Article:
WOODSTOCK – The first court appearance in cases involving a 5-year-old child allegedly being struck in school occurred Thursday morning in Shenandoah County Juvenile and Domestic Relations Court.
Stephen Povlish, placed on leave as principal of Ashby Lee Elementary School, appeared Thursday in Shenandoah County Juvenile and Domestic Relations Court before Judge Kevin Black, the first court appearance in cases involving accusations that a 5-year-old student was struck in school.
Another defendant facing related accusations, former Shenandoah County Sheriff’s Office deputy and school resource officer Tabatha Raye Baker-Whitacre, was represented by her attorney, William Allen III, but did not appear in court.
In a quick hearing, the court set the next court appearance for both at 9:30 a.m. Jan. 31.
Virginia State Police charged Povlish and Baker-Whitacre each with a misdemeanor charge of assault and battery stemming from incidents that transpired in August, according to a prepared statement from the state police.
Neither has yet entered a plea, not guilty or guilty, to the charges against them.
After the hearing, Penrod declined to make a statement on Povlish’s behalf or answer if Povlish denied the charge, stating that will occur soon in the court.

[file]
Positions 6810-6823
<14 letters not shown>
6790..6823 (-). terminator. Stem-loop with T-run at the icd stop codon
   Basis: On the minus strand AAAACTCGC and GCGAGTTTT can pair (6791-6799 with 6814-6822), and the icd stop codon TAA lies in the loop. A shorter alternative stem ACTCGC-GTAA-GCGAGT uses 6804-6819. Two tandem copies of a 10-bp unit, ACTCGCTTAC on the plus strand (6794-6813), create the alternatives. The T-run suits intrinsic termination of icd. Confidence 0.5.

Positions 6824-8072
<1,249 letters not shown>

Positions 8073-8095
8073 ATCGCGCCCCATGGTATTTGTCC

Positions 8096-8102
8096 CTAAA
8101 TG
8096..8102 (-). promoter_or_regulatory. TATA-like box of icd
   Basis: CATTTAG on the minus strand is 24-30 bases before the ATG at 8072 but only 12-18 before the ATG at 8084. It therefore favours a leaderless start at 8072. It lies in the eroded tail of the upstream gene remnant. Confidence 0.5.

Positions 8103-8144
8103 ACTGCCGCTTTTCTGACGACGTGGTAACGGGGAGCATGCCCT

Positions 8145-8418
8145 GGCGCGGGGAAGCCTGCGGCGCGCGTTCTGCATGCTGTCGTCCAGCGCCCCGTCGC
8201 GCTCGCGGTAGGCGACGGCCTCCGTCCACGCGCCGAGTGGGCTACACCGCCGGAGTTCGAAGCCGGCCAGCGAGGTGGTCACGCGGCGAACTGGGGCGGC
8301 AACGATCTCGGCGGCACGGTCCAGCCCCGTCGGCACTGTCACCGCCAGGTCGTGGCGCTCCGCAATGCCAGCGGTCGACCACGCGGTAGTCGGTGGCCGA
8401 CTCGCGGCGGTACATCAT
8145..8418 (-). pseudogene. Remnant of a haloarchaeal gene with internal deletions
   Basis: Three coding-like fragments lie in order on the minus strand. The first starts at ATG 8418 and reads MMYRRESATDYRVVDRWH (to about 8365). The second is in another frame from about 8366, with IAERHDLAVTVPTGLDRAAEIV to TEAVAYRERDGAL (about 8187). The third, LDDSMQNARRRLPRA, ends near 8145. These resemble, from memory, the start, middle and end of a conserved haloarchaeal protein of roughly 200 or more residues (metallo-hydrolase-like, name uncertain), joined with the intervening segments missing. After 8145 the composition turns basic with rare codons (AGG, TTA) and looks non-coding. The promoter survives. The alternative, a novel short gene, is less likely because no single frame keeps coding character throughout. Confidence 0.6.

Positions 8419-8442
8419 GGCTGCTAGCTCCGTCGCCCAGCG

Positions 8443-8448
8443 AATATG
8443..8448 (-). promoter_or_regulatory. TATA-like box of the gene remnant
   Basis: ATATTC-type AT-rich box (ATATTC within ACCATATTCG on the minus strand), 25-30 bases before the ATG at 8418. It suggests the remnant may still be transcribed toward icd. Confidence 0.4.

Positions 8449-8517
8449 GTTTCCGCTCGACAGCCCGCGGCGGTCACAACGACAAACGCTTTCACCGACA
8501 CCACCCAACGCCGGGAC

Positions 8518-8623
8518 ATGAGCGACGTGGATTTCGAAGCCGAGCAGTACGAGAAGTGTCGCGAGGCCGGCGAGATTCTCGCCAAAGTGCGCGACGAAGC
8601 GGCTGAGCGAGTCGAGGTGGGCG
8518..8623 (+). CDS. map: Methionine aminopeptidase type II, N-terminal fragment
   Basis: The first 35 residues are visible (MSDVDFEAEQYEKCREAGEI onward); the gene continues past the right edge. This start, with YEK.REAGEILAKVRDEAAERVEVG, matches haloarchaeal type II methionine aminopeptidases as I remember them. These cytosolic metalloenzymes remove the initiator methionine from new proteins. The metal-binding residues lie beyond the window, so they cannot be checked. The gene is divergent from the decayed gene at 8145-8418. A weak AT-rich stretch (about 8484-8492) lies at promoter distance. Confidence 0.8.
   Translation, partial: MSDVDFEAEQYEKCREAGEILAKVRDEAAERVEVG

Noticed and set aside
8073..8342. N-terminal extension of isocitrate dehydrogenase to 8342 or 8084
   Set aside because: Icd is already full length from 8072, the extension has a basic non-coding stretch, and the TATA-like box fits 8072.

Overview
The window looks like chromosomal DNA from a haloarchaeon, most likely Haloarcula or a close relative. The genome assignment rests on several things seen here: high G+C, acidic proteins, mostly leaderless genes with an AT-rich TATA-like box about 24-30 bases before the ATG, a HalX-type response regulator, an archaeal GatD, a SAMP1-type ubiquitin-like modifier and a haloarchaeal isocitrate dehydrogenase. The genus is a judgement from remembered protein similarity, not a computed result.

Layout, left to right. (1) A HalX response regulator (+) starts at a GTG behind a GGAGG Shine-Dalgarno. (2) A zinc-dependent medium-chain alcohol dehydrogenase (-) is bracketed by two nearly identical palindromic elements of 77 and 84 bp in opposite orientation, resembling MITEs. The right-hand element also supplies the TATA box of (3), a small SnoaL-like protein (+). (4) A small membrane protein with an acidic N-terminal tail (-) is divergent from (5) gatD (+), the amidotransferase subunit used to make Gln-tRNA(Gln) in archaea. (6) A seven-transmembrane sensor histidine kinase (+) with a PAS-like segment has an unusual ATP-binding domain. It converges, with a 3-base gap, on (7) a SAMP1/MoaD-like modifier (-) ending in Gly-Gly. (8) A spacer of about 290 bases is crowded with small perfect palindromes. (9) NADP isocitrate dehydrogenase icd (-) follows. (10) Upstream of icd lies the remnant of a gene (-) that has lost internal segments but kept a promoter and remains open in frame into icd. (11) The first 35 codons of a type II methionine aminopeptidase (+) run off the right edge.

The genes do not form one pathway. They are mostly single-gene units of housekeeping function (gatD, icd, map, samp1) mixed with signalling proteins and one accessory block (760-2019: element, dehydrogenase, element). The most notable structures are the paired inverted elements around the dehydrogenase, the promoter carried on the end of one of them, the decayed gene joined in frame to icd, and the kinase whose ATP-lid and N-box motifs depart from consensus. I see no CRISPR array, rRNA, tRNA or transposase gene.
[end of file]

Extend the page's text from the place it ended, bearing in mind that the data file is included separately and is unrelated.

Allen declined to be interviewed, stating he had to hurry to another court appearance.
Baker-Whitacre was terminated Aug. 20 after the allegations surfaced of violations of Sheriff’s Office departmental policy.
Sheriff Timothy C. Carter was contacted at about 2 p.m. Aug. 17 by a school official who alleged Baker-Whitacre had struck a 5-year-old child in the face. Capt. Wesley Dellinger of the Shenandoah County Sheriff’s Office has said an investigation determined that Baker-Whitacre struck the child two more times, for a total of three incidents from Aug. 16 to Aug. 17.
There is an allegation that Povlish had also struck the same child once in a different incident, according to a court document.
Carter asked the state police to conduct an investigation into the allegations.
The state police have refused to release the criminal complaints in these cases.
“Any additional documentation is part of the criminal investigative file, which the Virginia State Police does not make public,” stated Corinne Geller, spokesperson for the Virginia State Police in an emailed response to a public records request.